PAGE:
Refugees need our help

 on January 1, 2015

It was Oct. 28, 35 years ago. Our first daughter was just weeks away from her birth. They had arrived in Sutton – mother, father, two young girls and a boy – frightened, cold and bewildered. They were Vietnamese boat people that we and four other families from our parish had sponsored.

We had found a townhouse for them to live in, assembled furnishing and filled the fridge. They spoke no English, and we spoke no … actually, we didn’t know what language they spoke. (It turned out to be Cantonese.) We had no idea what we were doing or how it would work out, but we knew what an awful situation they had been through. (Actually, we learned much later that it had been worse than we could possibly have imagined on that cold morning. Only slowly did we find out that they were not mother and father with their children: they were brother and sister, with two nieces – the daughters of another sister – and a nephew, who escaped the last dreadful days of the Vietnam War. They were terrified that we would send them back.)

We taught them their first words of English and they practised them on our uncritical newborn infant. We wondered how they would fare in a small, rural community where there were no compatriots to meet. But they flourished in Canada. They worked so hard! Some years later, once they got established, they moved to Toronto. We kept up contact occasionally and attended their weddings. A couple of them have university degrees. All are highly accomplished. They were able to sponsor other family members to Canada.

On the 25th anniversary of their arrival, we had a reunion of the refugees and their sponsoring families. There were laughter and tears, old stories retold and ones that we heard for the first time. What an impact the sponsorship made on all of us! None of us will ever be the same because of it.

Just days after Christmas, either Dec. 28 or Jan. 11, depending on which calendar you use, the Church keeps the Feast of the Holy Innocents. It commemorates the destructive rage of Herod’s slaughter of the infants of Bethlehem and the flight of the Holy Family into Egypt. The Art Gallery of Ontario houses Peter Paul Rubens’ early 17th century masterpiece, “The Massacre of the Innocents,” a haunting portrait of hopeless despair and depraved brutality. (You can see it at

The infant Jesus was a refugee, forced from his homeland by violence and political machinations that came suddenly to his door. He followed the path of the children of Israel millennia before, escaping their famine-ravaged homeland to survive in Egypt. There they thrived for a while until they fell into slavery under the domination of a pharaoh “who knew not Joseph.” In their escape, led by Moses, they were reminded before re-entering the Promised Land: “For the Lord your God is God of gods and Lord of lords, the great God, mighty and awesome, who is not partial and takes no bribe, who executes justice for the orphan and the widow, and who loves the strangers, providing them with food and clothing. You shall also love the stranger, for you were strangers in the land of Egypt” (Deuteronomy 10).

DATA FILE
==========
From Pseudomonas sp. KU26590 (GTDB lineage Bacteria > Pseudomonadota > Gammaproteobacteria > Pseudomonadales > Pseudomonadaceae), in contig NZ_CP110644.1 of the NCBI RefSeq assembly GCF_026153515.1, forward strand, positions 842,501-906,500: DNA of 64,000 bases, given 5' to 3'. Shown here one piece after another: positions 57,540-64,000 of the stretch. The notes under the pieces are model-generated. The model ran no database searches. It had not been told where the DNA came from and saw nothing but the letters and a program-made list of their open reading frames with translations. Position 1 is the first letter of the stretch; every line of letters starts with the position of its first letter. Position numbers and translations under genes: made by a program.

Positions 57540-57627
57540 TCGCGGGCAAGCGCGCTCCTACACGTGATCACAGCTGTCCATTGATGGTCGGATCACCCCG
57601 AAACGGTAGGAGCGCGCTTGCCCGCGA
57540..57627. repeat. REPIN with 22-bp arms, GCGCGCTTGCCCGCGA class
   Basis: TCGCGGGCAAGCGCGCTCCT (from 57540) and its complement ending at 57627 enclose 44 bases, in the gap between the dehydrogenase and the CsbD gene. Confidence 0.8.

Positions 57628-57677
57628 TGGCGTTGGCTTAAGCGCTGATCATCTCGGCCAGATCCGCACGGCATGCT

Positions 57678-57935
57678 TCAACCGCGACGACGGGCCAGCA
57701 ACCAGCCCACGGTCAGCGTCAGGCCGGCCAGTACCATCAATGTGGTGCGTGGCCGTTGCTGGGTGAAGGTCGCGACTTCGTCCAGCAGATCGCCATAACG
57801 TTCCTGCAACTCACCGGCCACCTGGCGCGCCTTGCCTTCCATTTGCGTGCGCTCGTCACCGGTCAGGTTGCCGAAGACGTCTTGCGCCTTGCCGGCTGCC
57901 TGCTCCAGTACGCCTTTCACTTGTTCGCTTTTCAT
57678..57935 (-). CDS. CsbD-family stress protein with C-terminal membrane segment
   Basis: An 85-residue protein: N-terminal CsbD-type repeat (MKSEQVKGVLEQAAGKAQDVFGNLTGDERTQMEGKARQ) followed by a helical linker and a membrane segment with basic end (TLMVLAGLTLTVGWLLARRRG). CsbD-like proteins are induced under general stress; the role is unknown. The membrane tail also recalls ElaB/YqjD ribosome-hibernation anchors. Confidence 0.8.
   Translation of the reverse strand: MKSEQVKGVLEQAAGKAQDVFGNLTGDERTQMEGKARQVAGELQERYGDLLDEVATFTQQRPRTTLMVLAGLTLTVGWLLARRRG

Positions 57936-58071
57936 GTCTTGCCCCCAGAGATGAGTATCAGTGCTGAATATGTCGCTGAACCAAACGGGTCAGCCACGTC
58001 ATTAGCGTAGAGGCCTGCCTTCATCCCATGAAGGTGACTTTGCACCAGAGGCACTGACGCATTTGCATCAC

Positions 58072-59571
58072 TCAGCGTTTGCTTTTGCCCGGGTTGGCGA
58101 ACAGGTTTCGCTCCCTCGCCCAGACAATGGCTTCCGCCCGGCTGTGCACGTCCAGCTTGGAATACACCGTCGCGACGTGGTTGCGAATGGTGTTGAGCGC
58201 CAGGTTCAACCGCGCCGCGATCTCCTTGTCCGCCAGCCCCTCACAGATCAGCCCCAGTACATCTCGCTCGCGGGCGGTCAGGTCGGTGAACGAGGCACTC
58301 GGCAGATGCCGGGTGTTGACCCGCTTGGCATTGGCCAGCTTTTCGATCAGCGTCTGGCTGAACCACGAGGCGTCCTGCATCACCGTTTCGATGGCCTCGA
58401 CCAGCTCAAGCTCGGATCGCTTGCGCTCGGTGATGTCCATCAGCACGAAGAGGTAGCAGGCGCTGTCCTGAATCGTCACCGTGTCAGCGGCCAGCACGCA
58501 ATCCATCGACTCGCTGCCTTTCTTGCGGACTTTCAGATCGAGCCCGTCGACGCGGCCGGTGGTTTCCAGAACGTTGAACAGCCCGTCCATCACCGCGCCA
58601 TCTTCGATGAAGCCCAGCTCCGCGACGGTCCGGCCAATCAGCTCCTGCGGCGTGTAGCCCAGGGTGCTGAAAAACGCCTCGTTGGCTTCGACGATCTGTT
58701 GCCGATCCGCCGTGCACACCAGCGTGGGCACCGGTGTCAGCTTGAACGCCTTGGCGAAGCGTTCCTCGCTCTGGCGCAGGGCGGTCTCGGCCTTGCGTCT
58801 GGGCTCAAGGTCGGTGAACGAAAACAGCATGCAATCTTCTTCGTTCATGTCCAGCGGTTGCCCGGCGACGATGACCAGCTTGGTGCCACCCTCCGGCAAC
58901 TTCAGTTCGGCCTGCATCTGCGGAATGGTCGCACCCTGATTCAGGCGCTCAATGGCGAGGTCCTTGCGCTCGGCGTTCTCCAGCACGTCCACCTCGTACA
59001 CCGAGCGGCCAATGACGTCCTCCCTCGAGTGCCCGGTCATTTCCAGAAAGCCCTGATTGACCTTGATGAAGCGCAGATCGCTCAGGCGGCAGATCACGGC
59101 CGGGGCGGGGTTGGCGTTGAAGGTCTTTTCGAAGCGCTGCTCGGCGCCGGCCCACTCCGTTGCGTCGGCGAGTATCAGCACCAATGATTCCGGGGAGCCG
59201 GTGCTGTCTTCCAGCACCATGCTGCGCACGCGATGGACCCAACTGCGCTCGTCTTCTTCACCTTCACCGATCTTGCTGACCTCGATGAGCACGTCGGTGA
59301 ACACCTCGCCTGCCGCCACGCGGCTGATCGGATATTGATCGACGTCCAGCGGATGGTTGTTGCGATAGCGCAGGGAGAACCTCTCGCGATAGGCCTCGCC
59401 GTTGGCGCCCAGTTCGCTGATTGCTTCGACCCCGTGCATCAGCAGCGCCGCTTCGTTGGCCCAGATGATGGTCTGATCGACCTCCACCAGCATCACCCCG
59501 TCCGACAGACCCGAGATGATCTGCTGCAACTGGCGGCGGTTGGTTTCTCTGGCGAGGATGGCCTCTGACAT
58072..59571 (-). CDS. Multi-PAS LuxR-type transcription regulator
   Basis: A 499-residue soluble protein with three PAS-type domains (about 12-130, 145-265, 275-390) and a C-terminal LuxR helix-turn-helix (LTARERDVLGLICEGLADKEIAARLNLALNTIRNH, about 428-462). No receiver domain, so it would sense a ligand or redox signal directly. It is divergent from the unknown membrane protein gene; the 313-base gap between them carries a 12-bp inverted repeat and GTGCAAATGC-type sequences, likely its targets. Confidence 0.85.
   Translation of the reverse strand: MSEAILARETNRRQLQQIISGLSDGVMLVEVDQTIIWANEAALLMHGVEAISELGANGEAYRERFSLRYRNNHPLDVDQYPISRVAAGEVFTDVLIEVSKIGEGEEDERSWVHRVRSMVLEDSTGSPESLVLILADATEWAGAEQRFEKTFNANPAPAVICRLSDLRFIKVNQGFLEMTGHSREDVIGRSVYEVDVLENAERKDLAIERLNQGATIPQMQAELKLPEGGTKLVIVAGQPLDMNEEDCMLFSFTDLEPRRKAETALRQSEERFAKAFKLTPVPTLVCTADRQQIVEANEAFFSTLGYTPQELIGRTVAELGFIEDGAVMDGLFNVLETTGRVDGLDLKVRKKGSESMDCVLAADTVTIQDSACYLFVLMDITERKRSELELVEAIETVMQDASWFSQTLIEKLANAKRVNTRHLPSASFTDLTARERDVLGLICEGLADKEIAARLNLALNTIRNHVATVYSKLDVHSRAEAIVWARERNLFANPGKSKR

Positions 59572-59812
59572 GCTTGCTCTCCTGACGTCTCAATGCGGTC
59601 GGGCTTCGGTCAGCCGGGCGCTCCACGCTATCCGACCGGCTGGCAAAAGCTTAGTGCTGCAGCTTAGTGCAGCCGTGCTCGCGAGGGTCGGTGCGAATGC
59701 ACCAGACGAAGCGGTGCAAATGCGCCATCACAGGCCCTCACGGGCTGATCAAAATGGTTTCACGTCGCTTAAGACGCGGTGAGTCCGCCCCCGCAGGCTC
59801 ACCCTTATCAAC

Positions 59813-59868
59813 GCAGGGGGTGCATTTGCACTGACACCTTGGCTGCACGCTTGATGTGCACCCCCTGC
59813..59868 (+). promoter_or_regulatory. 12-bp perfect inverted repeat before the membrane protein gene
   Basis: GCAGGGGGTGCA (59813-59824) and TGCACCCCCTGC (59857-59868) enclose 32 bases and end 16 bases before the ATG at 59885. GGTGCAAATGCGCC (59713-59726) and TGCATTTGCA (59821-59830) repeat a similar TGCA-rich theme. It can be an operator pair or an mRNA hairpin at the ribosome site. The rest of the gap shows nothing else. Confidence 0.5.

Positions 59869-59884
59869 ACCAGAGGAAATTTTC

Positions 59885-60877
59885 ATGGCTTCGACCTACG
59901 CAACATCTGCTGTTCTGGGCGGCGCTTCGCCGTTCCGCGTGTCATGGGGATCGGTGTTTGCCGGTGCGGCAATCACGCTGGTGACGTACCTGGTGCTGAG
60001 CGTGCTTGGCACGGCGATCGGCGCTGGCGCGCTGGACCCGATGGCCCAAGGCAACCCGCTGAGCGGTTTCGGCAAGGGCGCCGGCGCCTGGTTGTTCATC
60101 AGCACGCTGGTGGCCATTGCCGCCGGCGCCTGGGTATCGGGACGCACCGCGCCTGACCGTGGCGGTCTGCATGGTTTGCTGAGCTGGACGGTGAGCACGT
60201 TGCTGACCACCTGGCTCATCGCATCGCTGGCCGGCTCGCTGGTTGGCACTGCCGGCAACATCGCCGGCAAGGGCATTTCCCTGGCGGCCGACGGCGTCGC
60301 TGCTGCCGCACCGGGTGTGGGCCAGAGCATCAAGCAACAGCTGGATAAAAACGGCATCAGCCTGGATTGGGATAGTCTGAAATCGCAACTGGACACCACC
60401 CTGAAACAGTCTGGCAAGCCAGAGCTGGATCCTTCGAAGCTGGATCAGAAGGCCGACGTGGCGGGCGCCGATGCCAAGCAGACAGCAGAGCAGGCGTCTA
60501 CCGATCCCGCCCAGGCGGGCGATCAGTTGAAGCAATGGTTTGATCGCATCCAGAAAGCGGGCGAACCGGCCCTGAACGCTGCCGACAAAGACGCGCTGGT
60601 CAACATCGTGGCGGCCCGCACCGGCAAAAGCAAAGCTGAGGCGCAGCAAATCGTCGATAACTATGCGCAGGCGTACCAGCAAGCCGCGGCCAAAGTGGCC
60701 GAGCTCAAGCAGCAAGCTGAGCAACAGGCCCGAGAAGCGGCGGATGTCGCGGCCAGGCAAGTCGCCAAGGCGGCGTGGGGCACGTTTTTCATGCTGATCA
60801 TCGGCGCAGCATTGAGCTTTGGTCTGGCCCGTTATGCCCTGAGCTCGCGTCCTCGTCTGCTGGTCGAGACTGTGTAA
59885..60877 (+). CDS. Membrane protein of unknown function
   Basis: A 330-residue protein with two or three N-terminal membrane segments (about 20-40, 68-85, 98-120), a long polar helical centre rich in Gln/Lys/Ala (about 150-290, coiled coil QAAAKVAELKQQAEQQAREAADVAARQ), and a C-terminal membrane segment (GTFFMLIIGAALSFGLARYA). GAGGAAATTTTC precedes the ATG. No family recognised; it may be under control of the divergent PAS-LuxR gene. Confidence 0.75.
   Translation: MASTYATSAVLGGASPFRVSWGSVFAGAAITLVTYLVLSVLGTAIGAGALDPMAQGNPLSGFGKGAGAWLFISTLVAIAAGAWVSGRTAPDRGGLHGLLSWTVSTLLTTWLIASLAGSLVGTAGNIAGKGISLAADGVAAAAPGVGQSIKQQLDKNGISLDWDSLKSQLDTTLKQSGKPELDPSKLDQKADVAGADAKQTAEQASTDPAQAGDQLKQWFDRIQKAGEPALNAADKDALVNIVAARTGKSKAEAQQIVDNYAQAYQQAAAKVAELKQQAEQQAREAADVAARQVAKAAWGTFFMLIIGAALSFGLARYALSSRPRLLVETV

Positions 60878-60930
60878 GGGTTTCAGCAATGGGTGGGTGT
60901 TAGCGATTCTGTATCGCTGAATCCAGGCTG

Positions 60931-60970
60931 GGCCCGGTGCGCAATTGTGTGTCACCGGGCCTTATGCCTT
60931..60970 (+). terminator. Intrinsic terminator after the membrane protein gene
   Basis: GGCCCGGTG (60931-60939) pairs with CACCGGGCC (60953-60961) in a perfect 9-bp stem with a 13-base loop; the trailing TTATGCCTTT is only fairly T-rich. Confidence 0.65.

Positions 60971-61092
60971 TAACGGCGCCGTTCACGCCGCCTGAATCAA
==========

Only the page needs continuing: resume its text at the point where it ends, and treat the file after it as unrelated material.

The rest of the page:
Today, we are in the midst of the worst refugee crisis ever. Our country’s prosperity has been built on the shoulders of immigrants and refugees, from the United Empire Loyalists to the potato-famine Irish, from the Chinese who built our railway to the scientists fleeing post-war Europe, from the Vietnamese boat people to the victims of the Rwandan genocide. Today, we need to respond again to the dire needs of the people around us. More than 16 million people – men, women and children – have been displaced by war, famine, persecution and disaster. Another 33 million are internally displaced in Iraq, Syria, Palestine, South Sudan, Colombia and Congo, to name but a few. They are running for their lives, eking out survival without adequate access to food, water, shelter, protection or education.

Canada can do much better in responding. People and parishes in the Diocese of Toronto can help. AURA (Anglican United Church Refugee Alliance, a FaithWorks partner) brings refugees to Canada “where they can get a fresh start under the care of faith communities. Working with the Diocese and the Toronto Conference of the United Church, AURA matches UN convention refugees with parishes and congregations. They arrange for private sponsorship, facilitate the application process, advocate with the federal government and assist parishes with settlement issues. More than 50 parishes are currently sponsoring refugees. AURA is an essential resource as refugees begin the often overwhelming process of starting over in a new country.” (From the FaithWorks brochure and

We can help. We have the history, the structures, the capacity and the will to respond. And we have the mandate: “‘Lord, when was it that we saw you hungry or thirsty or a stranger or naked or sick or in prison, and did not take care of you?’ Then he will answer them, ‘Truly I tell you, just as you did not do it to one of the least of these, you did not do it to me’” (Matthew 25).

Join me at 4:30 p.m. on Sunday, Feb. 1 at St. James Cathedral for a special Eucharist to give thanks for the work of refugee sponsors and those they have helped, and to pray for refugees and for openings to engage in this ministry more compassionately and more effectively.


Keep on reading

Skip to content